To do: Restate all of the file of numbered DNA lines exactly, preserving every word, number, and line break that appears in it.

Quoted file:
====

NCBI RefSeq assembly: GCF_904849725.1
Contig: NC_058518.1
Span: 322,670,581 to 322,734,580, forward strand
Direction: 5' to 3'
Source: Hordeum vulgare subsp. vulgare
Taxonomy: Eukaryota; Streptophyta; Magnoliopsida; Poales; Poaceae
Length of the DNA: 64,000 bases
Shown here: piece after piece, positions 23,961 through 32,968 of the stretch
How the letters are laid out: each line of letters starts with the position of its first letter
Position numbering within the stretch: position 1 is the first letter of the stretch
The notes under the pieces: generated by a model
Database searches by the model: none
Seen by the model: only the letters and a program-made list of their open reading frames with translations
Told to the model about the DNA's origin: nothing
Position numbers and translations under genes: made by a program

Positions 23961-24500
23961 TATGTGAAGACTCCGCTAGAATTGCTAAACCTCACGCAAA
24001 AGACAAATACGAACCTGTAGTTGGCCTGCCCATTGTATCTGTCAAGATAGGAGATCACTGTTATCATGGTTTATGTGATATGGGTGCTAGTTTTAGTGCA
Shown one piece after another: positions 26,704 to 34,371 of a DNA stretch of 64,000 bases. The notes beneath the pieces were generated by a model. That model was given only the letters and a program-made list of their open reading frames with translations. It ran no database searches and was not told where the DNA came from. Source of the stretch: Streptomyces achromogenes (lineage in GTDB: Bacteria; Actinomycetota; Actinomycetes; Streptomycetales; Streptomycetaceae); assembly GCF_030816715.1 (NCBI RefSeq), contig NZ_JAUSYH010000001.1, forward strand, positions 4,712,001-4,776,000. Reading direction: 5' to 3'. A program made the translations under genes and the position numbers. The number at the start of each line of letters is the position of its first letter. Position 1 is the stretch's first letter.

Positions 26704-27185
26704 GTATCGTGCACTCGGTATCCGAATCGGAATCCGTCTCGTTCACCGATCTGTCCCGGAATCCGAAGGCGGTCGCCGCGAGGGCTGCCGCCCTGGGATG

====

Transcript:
NCBI RefSeq assembly: GCF_904849725.1
Contig: NC_058518.1
Span: 322,670,581 to 322,734,580, forward strand
Direction: 5' to 3'
Source: Hordeum vulgare subsp. vulgare
Taxonomy: Eukaryota; Streptophyta; Magnoliopsida; Poales; Poaceae
Length of the DNA: 64,000 bases
Shown here: piece after piece, positions 23,961 through 32,968 of the stretch
How the letters are laid out: each line of letters starts with the position of its first letter
Position numbering within the stretch: position 1 is the first letter of the stretch
The notes under the pieces: generated by a model
Database searches by the model: none
Seen by the model: only the letters and a program-made list of their open reading frames with translations
Told to the model about the DNA's origin: nothing
Position numbers and translations under genes: made by a program

Positions 23961-24500
23961 TATGTGAAGACTCCGCTAGAATTGCTAAACCTCACGCAAA
24001 AGACAAATACGAACCTGTAGTTGGCCTGCCCATTGTATCTGTCAAGATAGGAGATCACTGTTATCATGGTTTATGTGATATGGGTGCTAGTTTTAGTGCA
Shown one piece after another: positions 26,704 to 34,371 of a DNA stretch of 64,000 bases. The notes beneath the pieces were generated by a model. That model was given only the letters and a program-made list of their open reading frames with translations. It ran no database searches and was not told where the DNA came from. Source of the stretch: Streptomyces achromogenes (lineage in GTDB: Bacteria; Actinomycetota; Actinomycetes; Streptomycetales; Streptomycetaceae); assembly GCF_030816715.1 (NCBI RefSeq), contig NZ_JAUSYH010000001.1, forward strand, positions 4,712,001-4,776,000. Reading direction: 5' to 3'. A program made the translations under genes and the position numbers. The number at the start of each line of letters is the position of its first letter. Position 1 is the stretch's first letter.

Positions 26704-27185
26704 GTATCGTGCACTCGGTATCCGAATCGGAATCCGTCTCGTTCACCGATCTGTCCCGGAATCCGAAGGCGGTCGCCGCGAGGGCTGCCGCCCTGGGATG